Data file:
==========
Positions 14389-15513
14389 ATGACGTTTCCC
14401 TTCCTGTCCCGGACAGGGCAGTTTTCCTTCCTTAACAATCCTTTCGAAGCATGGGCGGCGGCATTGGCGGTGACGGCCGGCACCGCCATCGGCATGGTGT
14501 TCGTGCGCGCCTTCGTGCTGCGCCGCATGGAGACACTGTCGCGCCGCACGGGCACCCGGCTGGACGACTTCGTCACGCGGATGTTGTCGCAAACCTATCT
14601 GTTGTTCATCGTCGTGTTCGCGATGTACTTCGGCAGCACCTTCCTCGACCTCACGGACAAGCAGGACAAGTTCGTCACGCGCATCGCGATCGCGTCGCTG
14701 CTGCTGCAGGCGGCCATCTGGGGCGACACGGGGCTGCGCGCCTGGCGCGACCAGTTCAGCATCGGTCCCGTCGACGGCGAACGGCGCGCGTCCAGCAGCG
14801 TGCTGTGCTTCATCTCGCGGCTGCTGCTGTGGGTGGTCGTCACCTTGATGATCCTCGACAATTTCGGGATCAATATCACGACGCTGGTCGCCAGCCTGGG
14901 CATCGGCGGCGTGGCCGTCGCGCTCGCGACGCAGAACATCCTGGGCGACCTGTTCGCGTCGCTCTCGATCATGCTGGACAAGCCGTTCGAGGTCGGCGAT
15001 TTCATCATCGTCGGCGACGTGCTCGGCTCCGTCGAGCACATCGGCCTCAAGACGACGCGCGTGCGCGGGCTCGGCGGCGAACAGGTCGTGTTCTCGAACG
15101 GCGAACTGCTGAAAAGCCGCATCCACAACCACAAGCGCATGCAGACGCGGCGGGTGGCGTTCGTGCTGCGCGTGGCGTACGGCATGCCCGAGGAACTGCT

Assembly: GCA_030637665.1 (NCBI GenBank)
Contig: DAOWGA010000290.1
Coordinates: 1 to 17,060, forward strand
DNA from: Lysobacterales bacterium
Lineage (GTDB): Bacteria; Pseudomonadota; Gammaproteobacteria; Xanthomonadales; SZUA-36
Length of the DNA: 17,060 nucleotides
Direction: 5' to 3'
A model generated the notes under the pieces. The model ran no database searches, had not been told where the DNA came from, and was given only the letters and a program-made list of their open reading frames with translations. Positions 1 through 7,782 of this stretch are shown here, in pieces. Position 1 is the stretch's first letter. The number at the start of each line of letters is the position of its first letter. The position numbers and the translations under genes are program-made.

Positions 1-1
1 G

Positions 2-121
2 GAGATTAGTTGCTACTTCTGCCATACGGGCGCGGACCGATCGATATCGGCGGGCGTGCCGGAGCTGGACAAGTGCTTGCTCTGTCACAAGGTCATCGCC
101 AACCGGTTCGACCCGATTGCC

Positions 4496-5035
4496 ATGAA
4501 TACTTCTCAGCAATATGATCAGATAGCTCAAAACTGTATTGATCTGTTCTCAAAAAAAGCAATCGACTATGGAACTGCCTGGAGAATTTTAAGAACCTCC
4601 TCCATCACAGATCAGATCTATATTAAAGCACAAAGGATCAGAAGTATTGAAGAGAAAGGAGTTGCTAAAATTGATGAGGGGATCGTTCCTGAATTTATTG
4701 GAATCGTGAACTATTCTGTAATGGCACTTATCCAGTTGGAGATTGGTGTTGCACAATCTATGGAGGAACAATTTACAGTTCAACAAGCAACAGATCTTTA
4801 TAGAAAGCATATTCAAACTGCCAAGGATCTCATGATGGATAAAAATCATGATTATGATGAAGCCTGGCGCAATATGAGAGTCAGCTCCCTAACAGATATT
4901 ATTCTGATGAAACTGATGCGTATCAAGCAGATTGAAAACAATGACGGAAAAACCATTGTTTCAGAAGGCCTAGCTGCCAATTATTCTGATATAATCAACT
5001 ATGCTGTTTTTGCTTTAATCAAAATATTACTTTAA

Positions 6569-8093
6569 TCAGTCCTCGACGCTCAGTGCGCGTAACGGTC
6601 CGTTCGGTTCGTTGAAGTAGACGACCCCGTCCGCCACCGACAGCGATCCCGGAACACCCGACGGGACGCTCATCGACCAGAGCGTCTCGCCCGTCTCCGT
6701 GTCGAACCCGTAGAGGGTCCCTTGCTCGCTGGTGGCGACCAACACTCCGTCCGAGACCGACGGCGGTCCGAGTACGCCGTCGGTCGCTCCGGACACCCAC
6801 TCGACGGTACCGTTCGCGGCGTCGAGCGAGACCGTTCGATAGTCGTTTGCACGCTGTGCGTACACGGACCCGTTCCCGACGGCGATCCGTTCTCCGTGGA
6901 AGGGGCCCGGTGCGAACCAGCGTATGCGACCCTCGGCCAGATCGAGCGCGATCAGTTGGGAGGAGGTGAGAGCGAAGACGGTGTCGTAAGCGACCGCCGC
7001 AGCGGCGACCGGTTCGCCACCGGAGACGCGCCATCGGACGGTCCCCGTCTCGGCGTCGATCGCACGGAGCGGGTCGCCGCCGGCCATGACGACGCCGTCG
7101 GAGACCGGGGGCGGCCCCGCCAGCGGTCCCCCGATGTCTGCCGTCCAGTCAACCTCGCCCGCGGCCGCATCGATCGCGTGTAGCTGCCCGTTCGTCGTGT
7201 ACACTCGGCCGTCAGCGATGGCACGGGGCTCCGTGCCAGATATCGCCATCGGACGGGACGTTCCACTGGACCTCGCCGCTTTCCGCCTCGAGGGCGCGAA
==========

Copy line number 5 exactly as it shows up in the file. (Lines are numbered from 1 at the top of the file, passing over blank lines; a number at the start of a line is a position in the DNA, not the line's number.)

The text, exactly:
14601 GTTGTTCATCGTCGTGTTCGCGATGTACTTCGGCAGCACCTTCCTCGACCTCACGGACAAGCAGGACAAGTTCGTCACGCGCATCGCGATCGCGTCGCTG